Sunday, May 22, 2011


I’ve seen a number of the classic Hollywood movies of the 1930’s. But going over some of the titles in 1001 Movies You Must See Before You Die book, I noticed more than a few omissions from my movie viewing resume. For two weeks, I’m going to try to fill in some of those gaps as well as re-watch some old favorites. I’ll list my expectations for each film going in and state whether these expectations are reached or not. And I’ll give each film my Elisha Cook Jr. supporting player award strictly for the reason that I think it would be fun to do so.

She Done Him Wrong (1933)
Expectations: Many years ago, I went to a double feature that included Mae West’s final film Sextette. Most film fans, even if they haven’t seen a Mae West movie, know what Mae West sounds like and that most of her lines are full of double entendre. Sextette was filmed when Ms. West was well into her eighties and I'm afraid the double entendres just weren’t what they once were. I remember the scene where she is on her honeymoon with a pre-James Bond Timothy Dalton and she says something to the effect of “I can’t wait to say the British are coming, the British are coming.” I can still remember the audience groaning. The second half of this double feature was Myra Breckinridge, properly regarded as one of the worst films of all-time. West was only in her late seventies during this one. Mae says to a tall young man- “Your’e a tall one!” He replies, “Yes, I’m six feet, seven inches.” Mae says something to the effect of “Oh, its not the six feet I’m interested in, it’s the seven inches.” I remember the audience groaning for that one too. Looking forward to checking out one of her films where she is at least somewhere in the vicinity of her prime.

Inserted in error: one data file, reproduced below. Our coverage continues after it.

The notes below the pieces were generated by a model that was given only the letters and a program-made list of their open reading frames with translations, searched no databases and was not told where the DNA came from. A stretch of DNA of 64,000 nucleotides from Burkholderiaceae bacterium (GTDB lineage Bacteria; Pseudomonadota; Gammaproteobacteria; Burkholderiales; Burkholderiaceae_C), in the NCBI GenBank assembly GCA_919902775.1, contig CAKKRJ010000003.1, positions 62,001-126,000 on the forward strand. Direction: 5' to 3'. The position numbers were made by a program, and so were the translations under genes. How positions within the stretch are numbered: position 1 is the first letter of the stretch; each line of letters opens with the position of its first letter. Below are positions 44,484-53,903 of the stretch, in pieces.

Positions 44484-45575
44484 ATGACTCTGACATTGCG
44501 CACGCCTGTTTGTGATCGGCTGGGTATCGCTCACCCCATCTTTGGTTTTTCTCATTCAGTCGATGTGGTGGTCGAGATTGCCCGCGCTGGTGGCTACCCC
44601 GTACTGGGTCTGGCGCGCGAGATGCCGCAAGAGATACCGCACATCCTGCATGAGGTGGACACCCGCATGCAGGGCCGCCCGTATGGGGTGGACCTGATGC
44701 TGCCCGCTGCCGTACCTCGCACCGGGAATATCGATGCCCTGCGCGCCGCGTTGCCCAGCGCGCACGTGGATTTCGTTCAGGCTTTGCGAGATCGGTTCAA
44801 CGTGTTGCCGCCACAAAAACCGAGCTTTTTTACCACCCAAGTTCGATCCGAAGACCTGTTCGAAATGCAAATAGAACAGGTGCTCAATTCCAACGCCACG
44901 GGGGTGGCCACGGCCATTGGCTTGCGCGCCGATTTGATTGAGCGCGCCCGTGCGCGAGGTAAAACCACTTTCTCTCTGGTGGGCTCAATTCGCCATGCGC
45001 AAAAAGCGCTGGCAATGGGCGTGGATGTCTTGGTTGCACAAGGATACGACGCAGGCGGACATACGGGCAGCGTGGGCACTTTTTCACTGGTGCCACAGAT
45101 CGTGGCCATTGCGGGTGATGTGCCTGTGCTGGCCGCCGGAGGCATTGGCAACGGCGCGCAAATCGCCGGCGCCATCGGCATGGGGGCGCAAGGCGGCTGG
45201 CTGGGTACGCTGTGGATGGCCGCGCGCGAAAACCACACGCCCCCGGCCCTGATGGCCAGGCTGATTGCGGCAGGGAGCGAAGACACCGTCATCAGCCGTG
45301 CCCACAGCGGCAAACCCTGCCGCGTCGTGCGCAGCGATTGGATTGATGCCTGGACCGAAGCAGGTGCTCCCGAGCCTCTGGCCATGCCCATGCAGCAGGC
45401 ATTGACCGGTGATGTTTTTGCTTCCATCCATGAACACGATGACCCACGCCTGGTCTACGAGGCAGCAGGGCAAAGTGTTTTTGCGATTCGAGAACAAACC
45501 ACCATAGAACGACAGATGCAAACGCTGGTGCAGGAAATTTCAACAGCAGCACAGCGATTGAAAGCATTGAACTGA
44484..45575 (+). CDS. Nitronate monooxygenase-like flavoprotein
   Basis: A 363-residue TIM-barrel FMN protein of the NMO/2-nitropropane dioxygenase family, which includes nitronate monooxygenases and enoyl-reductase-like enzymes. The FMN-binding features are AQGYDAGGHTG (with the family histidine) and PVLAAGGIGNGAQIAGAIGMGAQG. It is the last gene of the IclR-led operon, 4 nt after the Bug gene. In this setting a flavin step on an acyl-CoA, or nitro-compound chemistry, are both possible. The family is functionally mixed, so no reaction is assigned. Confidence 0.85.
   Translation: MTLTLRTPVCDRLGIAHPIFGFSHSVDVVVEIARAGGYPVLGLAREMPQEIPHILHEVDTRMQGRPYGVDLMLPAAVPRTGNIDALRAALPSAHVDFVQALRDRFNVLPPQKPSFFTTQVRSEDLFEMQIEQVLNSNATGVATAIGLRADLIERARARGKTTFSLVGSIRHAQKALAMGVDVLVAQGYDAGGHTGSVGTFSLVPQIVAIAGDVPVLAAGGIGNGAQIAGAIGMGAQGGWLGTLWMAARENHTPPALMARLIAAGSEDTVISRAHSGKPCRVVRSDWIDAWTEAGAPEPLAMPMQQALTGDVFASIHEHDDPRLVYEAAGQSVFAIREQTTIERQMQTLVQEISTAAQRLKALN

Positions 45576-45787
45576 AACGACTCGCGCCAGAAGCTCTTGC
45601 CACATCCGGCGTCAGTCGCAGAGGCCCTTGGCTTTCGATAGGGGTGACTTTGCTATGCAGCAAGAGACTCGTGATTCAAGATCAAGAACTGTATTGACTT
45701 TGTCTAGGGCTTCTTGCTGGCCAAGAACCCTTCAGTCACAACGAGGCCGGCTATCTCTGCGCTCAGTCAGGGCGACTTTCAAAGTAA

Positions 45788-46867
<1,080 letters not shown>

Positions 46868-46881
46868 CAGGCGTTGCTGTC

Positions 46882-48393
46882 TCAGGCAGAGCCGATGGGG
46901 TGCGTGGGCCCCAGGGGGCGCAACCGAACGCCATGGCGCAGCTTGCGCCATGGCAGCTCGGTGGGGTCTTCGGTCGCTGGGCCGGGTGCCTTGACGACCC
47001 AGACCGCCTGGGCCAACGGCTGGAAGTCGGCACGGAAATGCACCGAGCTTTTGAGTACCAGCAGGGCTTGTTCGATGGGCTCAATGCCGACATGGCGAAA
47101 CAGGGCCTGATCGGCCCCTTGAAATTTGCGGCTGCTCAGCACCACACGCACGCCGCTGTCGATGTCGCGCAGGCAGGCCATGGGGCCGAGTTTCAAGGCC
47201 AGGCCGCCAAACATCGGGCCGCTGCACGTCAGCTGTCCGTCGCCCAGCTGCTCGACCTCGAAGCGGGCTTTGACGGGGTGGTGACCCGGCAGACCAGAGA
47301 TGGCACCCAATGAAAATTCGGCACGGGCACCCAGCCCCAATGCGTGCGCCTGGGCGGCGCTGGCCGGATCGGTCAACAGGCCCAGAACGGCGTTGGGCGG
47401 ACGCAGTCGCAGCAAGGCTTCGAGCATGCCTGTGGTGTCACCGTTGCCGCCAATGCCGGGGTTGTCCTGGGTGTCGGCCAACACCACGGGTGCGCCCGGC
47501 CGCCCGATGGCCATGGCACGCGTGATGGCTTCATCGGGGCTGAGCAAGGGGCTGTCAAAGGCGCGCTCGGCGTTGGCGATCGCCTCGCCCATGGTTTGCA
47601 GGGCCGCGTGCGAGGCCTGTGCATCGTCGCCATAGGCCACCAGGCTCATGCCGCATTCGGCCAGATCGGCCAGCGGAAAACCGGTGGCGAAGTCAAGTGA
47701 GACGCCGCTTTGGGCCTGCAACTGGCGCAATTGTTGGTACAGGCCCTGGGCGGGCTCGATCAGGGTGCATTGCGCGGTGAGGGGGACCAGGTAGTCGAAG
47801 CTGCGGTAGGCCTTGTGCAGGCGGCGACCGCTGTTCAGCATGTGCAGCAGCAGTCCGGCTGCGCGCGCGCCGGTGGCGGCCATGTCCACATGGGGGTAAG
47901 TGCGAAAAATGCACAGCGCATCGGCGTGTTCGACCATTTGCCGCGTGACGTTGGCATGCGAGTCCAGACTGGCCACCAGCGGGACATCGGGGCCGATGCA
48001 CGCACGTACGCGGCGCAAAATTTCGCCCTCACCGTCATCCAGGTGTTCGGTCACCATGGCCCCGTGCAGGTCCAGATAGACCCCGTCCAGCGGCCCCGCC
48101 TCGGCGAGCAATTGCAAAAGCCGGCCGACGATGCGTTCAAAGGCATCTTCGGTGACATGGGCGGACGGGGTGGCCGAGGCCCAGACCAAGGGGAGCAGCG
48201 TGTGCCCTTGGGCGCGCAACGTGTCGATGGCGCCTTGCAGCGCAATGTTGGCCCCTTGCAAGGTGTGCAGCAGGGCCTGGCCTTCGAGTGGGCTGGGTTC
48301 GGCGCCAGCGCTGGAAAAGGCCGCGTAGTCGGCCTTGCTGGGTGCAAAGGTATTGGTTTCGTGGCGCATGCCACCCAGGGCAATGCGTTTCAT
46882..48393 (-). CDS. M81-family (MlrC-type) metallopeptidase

After viewing: The plot of She Done Him Wrong has something to do with a guy getting sent up the river, but he was framed see! He’s got to get out to see his girl (Mae West). She’s two timing him of course and this Russian is interested in her too and the saloon owner is trying to keep the law off his back and they’re watching for an undercover copper called the Hawk and…never mind-the plot really isn’t important here. This is a Mae West vehicle and is really just an excuse for her to change costumes, flirt with every breathing male and give us some one-liners as only she can:

Lady: Ah, lady Lou. You’re a fine gal, a fine woman.
Mae: One of the finest women ever walked the streets.

Suitor: I’ve heard so much about you
Mae: Yeah, but you can’t prove it.

Mae: I wasn’t always rich. There were times I didn’t know where my next husband was coming from.

Mae: Why don’t you come us some time, see me.

And the Elisha Cook Jr. supporting player award goes to…Cary Grant. Silver screen icon Cary Grant in a supporting role? Well let’s face it, in a Mae West picture, everyone else in it is strictly a second banana (Insert Mae West one-liner here). And, it is one of Grant’s earliest roles and he is frankly kind of stiff (Insert Mae West one-liner here, too).

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